No visit to Acapulco would be complete without seeing the famous death defying cliff divers at La Quebrada. See the select few men who are willing to risk their lives as they plummet past the jagged rocks into the surging ocean below. Just before they take the long fall, they kneel at a little shrine to say a prayer. Hold your breath and watch in wonder as they spring out in a perfect flying arch, piercing the water at exactly the right moment. After the diving display a refreshment will be offered.

During your tour you’ll also enjoy a panoramic drive taking in Acapulco’s main boulevard lined with hotels, bars and restaurants. You’ll head as far as Diamond Acapulco, where new properties are rising and past the Black Lagoon, where Tarzan (Johnny Weissmuller) was filmed back in the 1950’s.

A short photo stop will also be made at the stunning Acapulco Bay Vantage Point. Snap the shot that should feature in everyone’s photo album - the spectacular blue-ringed bay, fringed with luxury hotels and beaches.

Essential information. After the divers’ show it is usual practice for them to congregate at the exit for tips (optional). There are approximately 70 steps at La Quebrada, although there is a lower terrace entrance. Flat, comfortable walking shoes are recommended. The order of highlights may vary. Acapulco’s main boulevard can be very busy and delays due to traffic may occur.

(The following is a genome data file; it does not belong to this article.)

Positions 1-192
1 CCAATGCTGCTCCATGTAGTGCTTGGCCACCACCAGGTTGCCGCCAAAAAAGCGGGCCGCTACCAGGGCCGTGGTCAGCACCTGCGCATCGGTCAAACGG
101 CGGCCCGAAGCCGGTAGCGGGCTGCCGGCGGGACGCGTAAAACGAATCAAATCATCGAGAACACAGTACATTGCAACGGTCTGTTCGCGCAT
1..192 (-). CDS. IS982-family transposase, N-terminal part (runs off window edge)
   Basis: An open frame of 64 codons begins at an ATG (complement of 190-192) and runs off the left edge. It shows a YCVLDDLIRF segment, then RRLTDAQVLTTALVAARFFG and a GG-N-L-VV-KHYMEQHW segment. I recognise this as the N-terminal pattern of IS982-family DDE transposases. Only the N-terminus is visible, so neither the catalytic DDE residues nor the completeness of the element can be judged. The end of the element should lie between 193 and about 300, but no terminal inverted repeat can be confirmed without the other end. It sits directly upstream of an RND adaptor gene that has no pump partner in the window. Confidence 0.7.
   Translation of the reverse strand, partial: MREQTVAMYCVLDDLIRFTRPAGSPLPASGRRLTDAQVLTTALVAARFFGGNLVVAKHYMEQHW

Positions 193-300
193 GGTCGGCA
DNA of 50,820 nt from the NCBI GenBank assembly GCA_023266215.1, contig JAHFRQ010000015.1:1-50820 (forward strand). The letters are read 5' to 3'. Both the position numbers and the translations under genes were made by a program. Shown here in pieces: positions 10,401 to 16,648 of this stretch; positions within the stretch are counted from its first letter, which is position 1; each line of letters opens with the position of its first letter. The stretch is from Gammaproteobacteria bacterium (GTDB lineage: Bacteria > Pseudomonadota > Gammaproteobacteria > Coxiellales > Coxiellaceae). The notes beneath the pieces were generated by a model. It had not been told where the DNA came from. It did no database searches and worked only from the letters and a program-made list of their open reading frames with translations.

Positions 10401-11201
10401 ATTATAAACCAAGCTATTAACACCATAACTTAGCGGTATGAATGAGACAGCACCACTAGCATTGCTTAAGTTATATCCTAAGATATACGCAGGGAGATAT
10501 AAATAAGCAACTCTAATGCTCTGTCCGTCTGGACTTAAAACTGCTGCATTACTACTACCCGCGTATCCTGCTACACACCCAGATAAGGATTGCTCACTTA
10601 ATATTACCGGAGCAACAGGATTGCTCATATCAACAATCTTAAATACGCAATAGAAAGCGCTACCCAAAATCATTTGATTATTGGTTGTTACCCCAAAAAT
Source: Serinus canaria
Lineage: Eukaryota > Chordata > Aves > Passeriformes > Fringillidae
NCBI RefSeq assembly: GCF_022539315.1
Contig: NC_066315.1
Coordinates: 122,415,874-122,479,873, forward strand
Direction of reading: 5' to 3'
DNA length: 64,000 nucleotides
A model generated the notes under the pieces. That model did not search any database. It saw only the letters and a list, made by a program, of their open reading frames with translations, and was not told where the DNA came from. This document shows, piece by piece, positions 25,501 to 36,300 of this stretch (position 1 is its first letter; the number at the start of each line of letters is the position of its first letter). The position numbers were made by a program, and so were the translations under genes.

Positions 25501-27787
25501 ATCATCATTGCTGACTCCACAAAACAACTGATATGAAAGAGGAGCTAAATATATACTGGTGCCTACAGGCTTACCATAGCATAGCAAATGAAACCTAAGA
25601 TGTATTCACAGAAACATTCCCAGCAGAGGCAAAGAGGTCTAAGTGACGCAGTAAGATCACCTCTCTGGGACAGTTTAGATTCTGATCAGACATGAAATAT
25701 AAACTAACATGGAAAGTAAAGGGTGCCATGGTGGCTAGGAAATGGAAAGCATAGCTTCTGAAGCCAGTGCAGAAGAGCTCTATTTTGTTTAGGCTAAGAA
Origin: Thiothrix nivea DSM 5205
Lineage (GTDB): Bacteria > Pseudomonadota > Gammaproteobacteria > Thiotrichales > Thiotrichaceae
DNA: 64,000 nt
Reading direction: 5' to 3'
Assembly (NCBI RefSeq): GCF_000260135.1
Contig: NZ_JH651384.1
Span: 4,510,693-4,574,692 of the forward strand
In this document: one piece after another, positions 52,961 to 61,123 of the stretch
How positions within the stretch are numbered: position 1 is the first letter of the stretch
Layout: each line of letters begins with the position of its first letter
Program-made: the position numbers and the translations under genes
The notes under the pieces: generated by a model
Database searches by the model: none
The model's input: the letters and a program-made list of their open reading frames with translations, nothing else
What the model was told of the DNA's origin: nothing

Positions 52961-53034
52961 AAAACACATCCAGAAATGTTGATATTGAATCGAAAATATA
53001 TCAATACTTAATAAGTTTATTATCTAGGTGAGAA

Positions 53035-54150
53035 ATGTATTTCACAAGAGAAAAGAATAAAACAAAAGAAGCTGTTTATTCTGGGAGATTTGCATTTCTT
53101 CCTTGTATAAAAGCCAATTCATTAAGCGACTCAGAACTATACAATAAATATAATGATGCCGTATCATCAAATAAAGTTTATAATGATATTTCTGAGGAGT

Honolulu - Coastal Explorer 0845-1245

Enjoy an introduction to one of Oahu’s most visited districts combined with views of some of the island’s dramatic scenery.
Drive through the bustling city of Honolulu to Diamond Head Crater. Standing directly in the middle of this now extinct volcanic crater, your guide will explain the history of this famous landmark. From this natural wonder you’ll travel through Oahu’s southern coast, to Hanauma Bay, this incredibly beautiful spot provides magnificent photo opportunities.

Continuing along the beautiful coastline, you’ll pause at the famous Halona Point Blow Hole. If the tide is right, you will see an impressive waterspout show.

Enjoy the splendid Makapu’u Lookout as your guide describes the fascinating volcanic origin of this area, home to many bird and plant species. Notice the dramatic change in the island’s topography as you continue towards the scenic windward coast. A stop will be made at a Hawaiian archaeological site and former war temple.